The Cracked Seed

By Jacob Pardo (’23)

Once upon a time, in the long ago when tall creatures walked in herds among the earth, a small seed fell from his mother tree and landed upon the ground. Before he could take root, he was trampled underfoot, and left cracked where he landed. Although he was small, and although he was left cracked in the footprint of a giant, the seed knew that he could one day grow tall, taller than the creature that had so carelessly stomped on him, and taller even than his mother tree. He knew he would, because he knew he could.

Mustering up all his strength, the cracked seed took root — he buried himself in the soil, sipping up some refreshing water and cozying up against the roots of his mother tree. In a matter of weeks, the cracked seed grew up into the small seedling. Although he was small, and although he was not nearly as tall as the stomping creatures, he stood proudly, knowing that he would one day tower over all the forest.

But life was not so simple for the short seedling; when he was only a few weeks old, the clouds blotted out the sky, and it began to rain. A welcome sign, he thought, as water was the source of life, and the more he drank, the taller he would grow. But the rain did not stop, it kept on for many days and many nights until it flowed past him in rivers, and the soil began to lift up, threatening to leave hold of his roots. But the short sapling held on tightly, grasping onto the roots of his mother tree, knowing that one day the rain would stop, and he could grow taller than the cleansing streams. One day, he dreamed, he would grow taller even than the clouds.

When the clouds gave way to the sunlight and all the puddles had dried up, the seedling was once again free to grow. In a manner of months, the small seedling grew into a proud sapling. Although he was not yet a tree, he reveled in how much he had grown, and in how the ground he had once been so close to was inching ever farther away. But growth was only just beginning for the small sapling, and he was not yet free from the dangers of the earth. As the months went by, it seemed that rain was becoming rarer and rarer, and the sapling rejoiced, eager to soak up the sunshine and wary of the rivers which threatened to wash him away. But, the longer the sun stared down at the sapling, the dryer he began to feel. It was not long before he shriveled up in want of water, and the ground around him began to crack and split like hard clay. The sapling thirsted, shriveling up in the hot sun, but still clung to the earth, knowing that he would one day be allowed to taste water again.

It was then that the sapling was caught by surprise — his mother tree began to pass on what was left of her moisture to him through her roots. The sapling felt sad, as he knew she needed the water as much as he did, but was still relieved not to suffer so much in the hot sun. Eventually, after months of waiting, the sky gave way to clouds, and the rain fell again.

Once he had perked up again with water, and once he felt that his mother tree was also drinking her share, the sapling was once again free to grow. In a matter of years, the sapling grew and grew, until eventually he became a tree. And the tree grew and grew, until one day he was half the height of his mother tree. Although he was not the tallest in the forest, he still rejoiced, as he had outgrown the careless creatures who had trampled him all those years ago. The tree knew that he would continue to grow, taller than his mother tree, taller than the clouds, and one day, he dreamed, taller than the sky. He was already too tall to get trampled, too rooted to be washed away, and big enough to hold water through the summer.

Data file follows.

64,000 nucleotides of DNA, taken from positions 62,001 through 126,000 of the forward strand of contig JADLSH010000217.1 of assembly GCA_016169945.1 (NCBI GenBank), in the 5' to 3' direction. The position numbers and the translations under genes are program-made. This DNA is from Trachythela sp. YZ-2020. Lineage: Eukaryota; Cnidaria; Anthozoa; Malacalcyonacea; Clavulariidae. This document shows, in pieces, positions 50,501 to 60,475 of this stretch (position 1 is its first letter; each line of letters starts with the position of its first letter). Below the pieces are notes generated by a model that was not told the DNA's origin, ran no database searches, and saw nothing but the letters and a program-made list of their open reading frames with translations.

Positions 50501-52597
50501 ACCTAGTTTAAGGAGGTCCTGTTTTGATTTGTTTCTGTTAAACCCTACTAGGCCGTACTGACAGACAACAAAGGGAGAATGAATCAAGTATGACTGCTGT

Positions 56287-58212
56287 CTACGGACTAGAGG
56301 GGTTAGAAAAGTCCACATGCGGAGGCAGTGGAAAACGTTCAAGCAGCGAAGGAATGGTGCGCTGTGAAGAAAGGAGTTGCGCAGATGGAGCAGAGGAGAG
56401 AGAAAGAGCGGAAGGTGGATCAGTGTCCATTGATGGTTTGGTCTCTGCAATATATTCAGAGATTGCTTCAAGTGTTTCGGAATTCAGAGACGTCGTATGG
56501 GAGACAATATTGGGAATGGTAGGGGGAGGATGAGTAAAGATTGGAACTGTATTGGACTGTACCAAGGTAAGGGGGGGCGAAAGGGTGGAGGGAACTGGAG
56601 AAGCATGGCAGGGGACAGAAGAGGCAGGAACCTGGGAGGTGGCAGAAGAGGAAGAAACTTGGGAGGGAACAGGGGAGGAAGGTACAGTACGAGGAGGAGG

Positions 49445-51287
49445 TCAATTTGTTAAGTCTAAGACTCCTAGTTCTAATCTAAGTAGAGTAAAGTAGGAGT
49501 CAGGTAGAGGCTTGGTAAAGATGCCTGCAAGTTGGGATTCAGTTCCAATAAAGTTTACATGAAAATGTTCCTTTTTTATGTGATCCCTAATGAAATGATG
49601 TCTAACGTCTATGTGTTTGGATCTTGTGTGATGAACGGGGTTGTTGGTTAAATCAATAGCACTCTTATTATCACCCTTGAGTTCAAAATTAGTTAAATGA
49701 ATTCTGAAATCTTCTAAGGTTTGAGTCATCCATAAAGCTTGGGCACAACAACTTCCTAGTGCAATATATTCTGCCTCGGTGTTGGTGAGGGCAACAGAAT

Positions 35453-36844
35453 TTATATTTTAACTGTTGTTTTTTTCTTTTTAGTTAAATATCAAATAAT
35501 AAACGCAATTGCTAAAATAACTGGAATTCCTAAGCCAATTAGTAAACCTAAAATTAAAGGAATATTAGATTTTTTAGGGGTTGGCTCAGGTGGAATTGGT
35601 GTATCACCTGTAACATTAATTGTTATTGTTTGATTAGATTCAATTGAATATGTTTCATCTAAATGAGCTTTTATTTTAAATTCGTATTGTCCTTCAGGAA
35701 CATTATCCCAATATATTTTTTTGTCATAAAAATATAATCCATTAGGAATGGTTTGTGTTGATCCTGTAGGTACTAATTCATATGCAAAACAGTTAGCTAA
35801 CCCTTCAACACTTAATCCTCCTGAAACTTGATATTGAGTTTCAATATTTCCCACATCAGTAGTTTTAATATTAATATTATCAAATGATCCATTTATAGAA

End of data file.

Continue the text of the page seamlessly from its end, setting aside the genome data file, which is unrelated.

But the perils of the earth would not be outgrown so easily. Although he did not know what had started it, and although he did not know what to do about it, the tree recognized the feeling of fire. He could feel the pain of the forest around him, he could sense the smoke of his fallen siblings, and, as he grasped his mother tree in fear, he once again felt as vulnerable as a little cracked seed. But his mother tree was not afraid — even as she fell, she knew that she would block the path of the flames, sparing her little tree.

After the flames had died, and the rain had washed away the ash, the tree stood lonely in the forest. Although he was sad, he knew that he would one day sew seeds of his own, and that he could one day spare another sapling’s life.

Now the tallest tree in his vicinity, the tree was left free to grow. And in a manner of decades, he grew tall — taller than the creatures who had stomped him, taller than the puddles, taller than his mother tree and even taller than the clouds. The tall tree stood proudly in the forest, thinking of being cracked, of being nearly drowned, of facing the first dry summer, of the sacrifices made to allow him to grow, and he felt happy. He had grown up strong because he knew he could, and he knew that one day, his saplings would grow strong too. The tree knew that he could accomplish anything, and began to reach toward the sky.

And then he got cut down to build a parking lot, the end.

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